Foreign investors have boosted their won-denominated bond holdings so far this year, industry data showed Tuesday, despite growing tensions on the Korean Peninsula over North Korea's nuclear and missile programs.
Foreign inflows to the South Korean bond market also came in spite of the U.S. Federal Reserve's decision to raise interest rates this year.
Offshore investors have purchased a net 16.5 trillion won (US$14.5 billion) worth of won-denominated bonds as of last Friday, raising their holdings to 99.3 trillion won.
During the first 15 days of this month, when concerns about North Korea rose, foreign investors bought 2.9 trillion won worth of South Korean bonds, according to the data.
Tensions between North Korea and the U.S. have risen in recent weeks as Pyongyang test-launched a series of ballistic missiles, prompting the U.S. to issue hawkish warnings against the North.
U.S. Vice President Mike Pence, who visited South Korea this week, warned North Korea that "all options are on the table" in dealing with Pyongyang's defiant pursuit of nuclear and missile programs.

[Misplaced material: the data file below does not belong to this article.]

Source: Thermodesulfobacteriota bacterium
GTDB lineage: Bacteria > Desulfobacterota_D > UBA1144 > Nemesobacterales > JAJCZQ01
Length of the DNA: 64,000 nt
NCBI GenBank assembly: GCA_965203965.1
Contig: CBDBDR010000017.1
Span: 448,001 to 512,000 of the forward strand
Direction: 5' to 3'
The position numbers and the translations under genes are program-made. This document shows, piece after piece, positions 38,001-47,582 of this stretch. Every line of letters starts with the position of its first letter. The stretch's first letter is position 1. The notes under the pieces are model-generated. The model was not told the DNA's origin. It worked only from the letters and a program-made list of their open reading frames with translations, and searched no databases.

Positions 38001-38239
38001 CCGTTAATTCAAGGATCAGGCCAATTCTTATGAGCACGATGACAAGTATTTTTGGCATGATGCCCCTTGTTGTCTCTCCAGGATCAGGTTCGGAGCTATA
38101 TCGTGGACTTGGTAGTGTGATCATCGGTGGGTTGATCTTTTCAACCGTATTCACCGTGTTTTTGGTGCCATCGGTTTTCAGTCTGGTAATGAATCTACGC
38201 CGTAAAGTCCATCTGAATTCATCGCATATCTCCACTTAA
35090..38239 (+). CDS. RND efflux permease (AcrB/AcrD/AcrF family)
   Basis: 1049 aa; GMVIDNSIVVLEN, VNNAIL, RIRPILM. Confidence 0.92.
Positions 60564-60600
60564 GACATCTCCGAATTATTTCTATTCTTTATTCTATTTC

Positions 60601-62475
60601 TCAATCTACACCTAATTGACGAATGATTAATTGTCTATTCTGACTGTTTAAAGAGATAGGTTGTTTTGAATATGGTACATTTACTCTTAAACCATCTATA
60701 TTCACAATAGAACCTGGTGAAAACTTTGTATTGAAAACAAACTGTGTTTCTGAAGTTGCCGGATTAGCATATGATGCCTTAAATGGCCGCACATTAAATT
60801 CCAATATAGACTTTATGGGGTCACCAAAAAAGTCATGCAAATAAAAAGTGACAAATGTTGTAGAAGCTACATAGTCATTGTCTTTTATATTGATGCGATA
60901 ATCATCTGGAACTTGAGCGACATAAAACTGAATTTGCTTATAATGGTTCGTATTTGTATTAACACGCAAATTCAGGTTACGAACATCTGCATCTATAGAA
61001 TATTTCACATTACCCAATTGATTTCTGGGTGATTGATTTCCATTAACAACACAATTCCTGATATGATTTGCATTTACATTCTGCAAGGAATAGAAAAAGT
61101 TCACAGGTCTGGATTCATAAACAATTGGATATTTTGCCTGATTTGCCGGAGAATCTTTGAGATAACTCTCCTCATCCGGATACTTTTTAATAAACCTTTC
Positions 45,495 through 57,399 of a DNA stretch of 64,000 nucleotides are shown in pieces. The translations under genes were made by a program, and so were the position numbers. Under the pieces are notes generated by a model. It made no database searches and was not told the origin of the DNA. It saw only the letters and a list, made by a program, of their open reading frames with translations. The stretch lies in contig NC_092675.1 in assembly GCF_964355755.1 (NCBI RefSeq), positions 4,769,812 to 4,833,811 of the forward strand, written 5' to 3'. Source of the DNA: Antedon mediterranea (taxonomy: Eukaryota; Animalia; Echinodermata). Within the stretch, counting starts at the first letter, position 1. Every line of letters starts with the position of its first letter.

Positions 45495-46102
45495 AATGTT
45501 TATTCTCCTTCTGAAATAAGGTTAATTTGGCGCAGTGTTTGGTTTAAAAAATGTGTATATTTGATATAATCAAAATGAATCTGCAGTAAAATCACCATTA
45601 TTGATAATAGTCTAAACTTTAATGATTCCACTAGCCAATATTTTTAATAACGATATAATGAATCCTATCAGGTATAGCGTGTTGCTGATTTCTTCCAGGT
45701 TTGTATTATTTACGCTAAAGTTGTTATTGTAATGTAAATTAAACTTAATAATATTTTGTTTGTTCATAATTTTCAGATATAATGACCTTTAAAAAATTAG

Kang Seung-won, an analyst at NH Investment & Securities, said foreign central banks and sovereign funds were among net buyers of South Korean bonds.
Kang said this year's foreign inflows to the South Korean bond market bucked the trend, given historical market data that showed investor sentiment towards won-denominated assets had become weaker when geopolitical risks surrounding North Korea soared. (Yonhap)
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